We then rode in a peloton down to the starting line at Exhibition park. That added 7 km to the 103 km distance to Hamilton, but so what? Totally worth it to be part of such a wonderful group of people.
Day 1 went smoothly. The rain held off except for a few sprinkles though the skies did look unsettled for the whole journey. The route has improved a lot since 2008: fewer hills, excellent signage alerting you to hazards, traffic police stationed at busy intersections. But The Ride still owes a lot to its intrepid volunteers who man the rest stations and who sweep the route in cars or on motorbikes to fix broken-down bikes, get riders medical help and even to pick up the exhausted ones and their bikes.
The route ended with a fab 5 km downhill zoom into McMaster University where the 15 yr vets had another treat waiting: champagne and nibbles reception at the PMH / KPMG tent. Ed, my faithful road crew every single year, I indulged! Great to connect with fellow riders. I especially love this guy’s shirt BTW.
Day One was the easy one, Day Two was…not! At 6:30 am, I retrieved my bike from safekeeping and hit the road for Niagara Falls. There’s a long climb up onto the escarpment, a low gradient bike trail 7 kilometres straight up. It’s a doable grind with a spectacular view at the top. I could see across the lake all the way to Toronto – and the storm clouds gathering overhead.
The rain started – with determination. I’d stopped by the side of the road to pull on my new rain jacket when a fellow rider hailed me. She’d taken shelter under the eaves of an old barn. The weather app on her phone showed a rapidly approaching thunderstorm.
As I made my way over, the heavens opened. In the ensuing downpour, our shelter was rapidly filled up by storm-tossed riders. Crowded in like the Tokyo subway, we waited for the thunderstorm to pass.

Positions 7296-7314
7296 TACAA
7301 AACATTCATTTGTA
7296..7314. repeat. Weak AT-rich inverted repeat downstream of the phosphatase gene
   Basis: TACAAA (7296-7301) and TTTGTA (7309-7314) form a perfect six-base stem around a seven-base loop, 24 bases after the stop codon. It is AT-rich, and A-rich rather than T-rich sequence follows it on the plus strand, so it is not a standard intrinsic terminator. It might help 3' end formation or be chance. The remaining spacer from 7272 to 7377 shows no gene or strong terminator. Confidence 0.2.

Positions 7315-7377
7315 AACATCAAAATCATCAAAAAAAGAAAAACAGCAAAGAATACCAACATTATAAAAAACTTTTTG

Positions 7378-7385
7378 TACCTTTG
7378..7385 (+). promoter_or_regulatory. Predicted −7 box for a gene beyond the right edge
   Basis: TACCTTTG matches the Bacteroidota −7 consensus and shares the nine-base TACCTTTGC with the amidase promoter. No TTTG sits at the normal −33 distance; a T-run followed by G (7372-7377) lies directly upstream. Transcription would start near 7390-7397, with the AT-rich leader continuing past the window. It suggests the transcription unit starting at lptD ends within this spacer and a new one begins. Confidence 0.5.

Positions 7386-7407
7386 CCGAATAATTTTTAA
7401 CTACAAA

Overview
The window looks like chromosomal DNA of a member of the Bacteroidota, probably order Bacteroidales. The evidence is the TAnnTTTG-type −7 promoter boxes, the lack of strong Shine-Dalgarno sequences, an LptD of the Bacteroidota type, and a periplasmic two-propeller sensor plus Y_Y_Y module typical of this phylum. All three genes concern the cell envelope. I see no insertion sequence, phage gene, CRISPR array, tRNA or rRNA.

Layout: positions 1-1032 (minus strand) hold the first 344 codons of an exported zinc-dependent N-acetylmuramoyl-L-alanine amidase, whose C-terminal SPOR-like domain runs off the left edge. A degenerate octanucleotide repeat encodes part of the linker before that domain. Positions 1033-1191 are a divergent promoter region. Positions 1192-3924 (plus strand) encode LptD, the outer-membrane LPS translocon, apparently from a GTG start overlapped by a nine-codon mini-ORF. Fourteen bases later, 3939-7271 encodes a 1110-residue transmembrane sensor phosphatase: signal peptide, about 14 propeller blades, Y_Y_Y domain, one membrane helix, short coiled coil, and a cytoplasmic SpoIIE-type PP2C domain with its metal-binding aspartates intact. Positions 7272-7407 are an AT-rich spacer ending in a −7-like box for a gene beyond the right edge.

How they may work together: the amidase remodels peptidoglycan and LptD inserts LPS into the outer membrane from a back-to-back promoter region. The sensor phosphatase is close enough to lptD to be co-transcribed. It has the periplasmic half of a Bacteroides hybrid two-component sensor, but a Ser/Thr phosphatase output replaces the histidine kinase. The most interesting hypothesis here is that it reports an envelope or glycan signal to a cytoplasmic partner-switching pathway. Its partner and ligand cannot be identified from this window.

As the rain eased up, I set out, having ridden in wet conditions before. Soon I discovered that the helpful vents in the side of my jacket didn’t keep out serious rain. Oh, well. Ed brought me hot Starbucks coffee at the next rest stop. He got several cash offers for it from other riders!
But the rain hid something wonderful. As I passed through Jordan, I spotted our friends, Bill and Lynda, standing by the road. Turns out that this year, the route passed right by their house! They’d braved the storm and gotten soaked to cheer me on – I couldn’t believe it! We hugged and cheered – and then I was back on the road.
The rain continued sporadically as I rode through the farms and vineyards of Niagara. Though flat, this point in the journey can feel endless. I marked off the Thorold drawbridge, the town of Pelham and at long last the Niagara River. Amazingly, people have docks and boats that close to The Falls!
During the last stretch to the finish line, I chatted to another 15 yr rider who, due to back issues, has done the distance every year on a recumbent bike. And I thought my 120 km were hard work. Great to cross the finish line.
More great surprises: I ran into my yoga buddy, Della and her riding partner, also veteran riders!
So how did my training buddy, Peg, make out? Well, I saw her at the start of the ride on Day One and then didn’t see her again. We kept missing each other because she was leagues ahead of me. We celebrated our successful Rides a few days later at The Granite Brewery – out of the rain!
Best of all, this year 3700 riders raised $16 million for cancer research at the Princess Margaret Hospital. In 15 years, The Ride has raised $250 million to fight cancer, the most successful charity fund raiser in Canada’s history!